The Elephant and Castle pub, which once stood on the corner of Stafford Street and Cannock Road, has been painstakingly recreated at the tourist attraction.
It will be open this summer as part of the first stage of the museum's Forging Ahead project which will "transform" the site with buildings from the past.
The pub is a key building in the attraction's 1940s-1960s high street, with visitors being able to step back in time – to the 1960s – at the pub, demolished in 2001.
And the museum will also be opening its new Visitor Welcome Centre this summer , allowing it to host increased annual visitor numbers.
It comes after the expansion of the site was backed when a range of organisations, including the West Midlands Combined Authority, came together to raise £30 million.
Andrew Lovett, chief executive officer at Black Country Living Museum, said: “Forging Ahead is now more important than ever to the future of the museum and our region. It provides added momentum to thrive once again for our community following the unprecedented challenge of the pandemic.
"The modern Black Country, with its rich global connections and diversity of people, is the enduring legacy of the 1940s to 60s. It is a legacy to be proud of.
"Forging Ahead provides a new stage upon which we can share new stories and celebrate the contribution of everyone who came to call the Black Country home during this period of history."
The £30m support for the project has been awarded to the museum through a number of major donors, including the National Lottery Heritage Fund, Arts Council England, the Department for Culture, Media and Sport’s Capital Kickstart Fund, the Black Country Local Enterprise Partnership and several other significant donors.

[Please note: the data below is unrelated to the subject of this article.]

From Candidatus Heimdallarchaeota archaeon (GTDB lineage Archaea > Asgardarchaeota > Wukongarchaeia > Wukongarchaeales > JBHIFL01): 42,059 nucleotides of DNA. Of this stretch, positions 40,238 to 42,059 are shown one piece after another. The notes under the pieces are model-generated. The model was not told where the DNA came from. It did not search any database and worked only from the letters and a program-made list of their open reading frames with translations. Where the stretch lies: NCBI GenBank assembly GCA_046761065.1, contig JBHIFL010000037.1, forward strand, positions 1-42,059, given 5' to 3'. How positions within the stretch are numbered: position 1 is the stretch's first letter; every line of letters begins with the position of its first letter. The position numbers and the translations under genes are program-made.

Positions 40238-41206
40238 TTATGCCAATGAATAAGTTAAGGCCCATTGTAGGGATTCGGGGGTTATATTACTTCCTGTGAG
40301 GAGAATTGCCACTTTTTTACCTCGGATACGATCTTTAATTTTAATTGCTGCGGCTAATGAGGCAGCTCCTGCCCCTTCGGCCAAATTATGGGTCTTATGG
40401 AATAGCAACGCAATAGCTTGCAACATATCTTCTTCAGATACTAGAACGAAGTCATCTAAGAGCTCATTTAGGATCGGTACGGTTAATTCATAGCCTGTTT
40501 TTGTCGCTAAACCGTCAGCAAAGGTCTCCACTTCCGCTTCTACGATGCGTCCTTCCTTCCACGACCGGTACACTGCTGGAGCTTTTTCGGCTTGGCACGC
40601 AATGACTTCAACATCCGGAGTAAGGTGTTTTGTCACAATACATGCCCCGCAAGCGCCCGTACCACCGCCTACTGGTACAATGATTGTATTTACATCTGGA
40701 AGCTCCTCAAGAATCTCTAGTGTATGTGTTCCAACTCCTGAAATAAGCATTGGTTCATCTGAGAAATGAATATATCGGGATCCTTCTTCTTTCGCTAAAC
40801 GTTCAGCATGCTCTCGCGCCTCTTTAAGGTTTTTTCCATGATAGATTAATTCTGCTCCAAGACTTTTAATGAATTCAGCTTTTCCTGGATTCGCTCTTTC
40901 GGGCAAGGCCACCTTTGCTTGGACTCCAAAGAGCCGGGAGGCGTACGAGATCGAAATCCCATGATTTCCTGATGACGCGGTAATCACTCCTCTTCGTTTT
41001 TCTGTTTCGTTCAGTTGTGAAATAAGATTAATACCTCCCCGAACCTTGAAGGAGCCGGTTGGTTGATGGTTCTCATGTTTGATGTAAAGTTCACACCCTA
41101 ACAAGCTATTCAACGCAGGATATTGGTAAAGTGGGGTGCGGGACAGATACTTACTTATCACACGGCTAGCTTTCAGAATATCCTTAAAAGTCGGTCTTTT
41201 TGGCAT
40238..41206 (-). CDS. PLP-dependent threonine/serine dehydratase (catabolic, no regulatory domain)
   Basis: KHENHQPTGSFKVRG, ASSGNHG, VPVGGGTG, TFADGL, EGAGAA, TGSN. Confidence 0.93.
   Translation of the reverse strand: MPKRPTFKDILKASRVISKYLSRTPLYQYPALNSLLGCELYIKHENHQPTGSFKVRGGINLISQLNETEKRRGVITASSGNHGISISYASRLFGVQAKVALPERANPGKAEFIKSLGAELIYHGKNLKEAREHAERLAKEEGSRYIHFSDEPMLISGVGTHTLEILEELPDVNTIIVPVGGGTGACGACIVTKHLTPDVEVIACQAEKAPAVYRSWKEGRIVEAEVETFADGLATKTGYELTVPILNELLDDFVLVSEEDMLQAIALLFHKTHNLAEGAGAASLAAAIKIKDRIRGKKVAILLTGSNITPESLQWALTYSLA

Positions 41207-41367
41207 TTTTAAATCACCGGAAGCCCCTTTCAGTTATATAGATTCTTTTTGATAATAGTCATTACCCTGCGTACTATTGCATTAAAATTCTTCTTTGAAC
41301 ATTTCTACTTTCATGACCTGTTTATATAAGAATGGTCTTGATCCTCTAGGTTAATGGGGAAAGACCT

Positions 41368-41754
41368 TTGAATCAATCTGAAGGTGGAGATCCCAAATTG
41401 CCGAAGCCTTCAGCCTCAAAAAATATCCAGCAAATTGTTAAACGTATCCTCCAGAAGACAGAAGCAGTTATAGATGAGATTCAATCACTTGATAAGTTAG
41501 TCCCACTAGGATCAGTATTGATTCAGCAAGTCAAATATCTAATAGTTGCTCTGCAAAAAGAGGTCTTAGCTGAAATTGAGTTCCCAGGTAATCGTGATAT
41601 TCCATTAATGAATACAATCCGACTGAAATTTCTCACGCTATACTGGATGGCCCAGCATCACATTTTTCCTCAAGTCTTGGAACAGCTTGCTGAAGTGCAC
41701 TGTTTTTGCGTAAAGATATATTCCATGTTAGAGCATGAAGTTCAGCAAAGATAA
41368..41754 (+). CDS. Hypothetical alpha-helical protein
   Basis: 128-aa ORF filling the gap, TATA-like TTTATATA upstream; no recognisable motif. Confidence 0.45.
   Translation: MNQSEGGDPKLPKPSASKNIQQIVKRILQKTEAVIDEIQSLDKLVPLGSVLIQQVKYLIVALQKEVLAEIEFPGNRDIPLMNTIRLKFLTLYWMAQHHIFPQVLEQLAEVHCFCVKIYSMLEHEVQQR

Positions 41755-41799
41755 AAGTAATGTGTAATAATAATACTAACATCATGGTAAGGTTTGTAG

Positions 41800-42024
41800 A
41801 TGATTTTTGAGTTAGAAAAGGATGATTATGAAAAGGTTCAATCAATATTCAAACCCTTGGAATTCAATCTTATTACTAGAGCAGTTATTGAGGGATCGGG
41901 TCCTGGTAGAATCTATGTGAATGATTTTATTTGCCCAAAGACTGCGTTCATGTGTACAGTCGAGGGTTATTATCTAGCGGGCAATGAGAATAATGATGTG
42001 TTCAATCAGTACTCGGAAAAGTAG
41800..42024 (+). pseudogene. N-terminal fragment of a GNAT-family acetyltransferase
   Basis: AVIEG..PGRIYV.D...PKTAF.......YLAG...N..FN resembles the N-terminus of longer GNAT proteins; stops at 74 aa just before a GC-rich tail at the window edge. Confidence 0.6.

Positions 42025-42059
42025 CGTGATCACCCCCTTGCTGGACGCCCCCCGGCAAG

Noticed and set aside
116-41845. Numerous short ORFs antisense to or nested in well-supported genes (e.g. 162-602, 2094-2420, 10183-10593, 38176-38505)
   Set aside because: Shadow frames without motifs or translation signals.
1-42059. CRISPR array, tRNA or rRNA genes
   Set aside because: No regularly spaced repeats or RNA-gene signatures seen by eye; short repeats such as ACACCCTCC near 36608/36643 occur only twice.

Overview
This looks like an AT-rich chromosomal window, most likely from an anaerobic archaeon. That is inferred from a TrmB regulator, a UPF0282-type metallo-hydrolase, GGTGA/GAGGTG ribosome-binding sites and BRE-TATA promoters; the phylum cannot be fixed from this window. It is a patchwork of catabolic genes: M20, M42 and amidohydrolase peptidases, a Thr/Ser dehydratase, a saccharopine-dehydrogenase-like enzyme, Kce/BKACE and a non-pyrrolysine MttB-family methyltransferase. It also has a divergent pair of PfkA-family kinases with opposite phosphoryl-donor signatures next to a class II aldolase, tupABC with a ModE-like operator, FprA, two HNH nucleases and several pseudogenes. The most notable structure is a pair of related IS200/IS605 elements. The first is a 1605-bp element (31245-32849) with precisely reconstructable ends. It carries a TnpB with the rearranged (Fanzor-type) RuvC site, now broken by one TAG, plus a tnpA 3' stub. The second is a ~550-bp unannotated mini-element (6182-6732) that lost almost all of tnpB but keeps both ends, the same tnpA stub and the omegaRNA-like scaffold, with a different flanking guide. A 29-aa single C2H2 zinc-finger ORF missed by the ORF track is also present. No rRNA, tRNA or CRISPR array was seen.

Development of the project has been able to continue while adjacent derelict land within the project compound was awaiting clearance, for which the funding from the West Midlands Combined Authority will provide "much needed support".
Forging Ahead is the museum's largest capital development since opening in 1978 and aims to create a world class visitor attraction at the heart of the Black Country.
The development includes a the new visitor welcome centre, learning spaces, a new industrial quarter, and historic town. The project will take the museum’s story into the 1940s, 50s and 60s – one of the most "dynamic periods in recent history, which saw the economy, society, and popular culture transform".
Museum bosses say it presents a once in a lifetime opportunity to save Black Country heritage, inspire people with stories that would otherwise be at risk of being lost, and transform our local community.
Phase one will see the construction of 22 historic buildings and structures on the museum site. Detailed research will enable the museum to recreate buildings and their stories from around the Black Country, creating a stage on which to share the incredible history of the 1940s-60s. The new development will expand the site by about a third, increasing the capacity to welcome around 500,000 visitors a year by 2026.
For more information about the project, along with a full list of supporters, visit bclm.com/forgingahead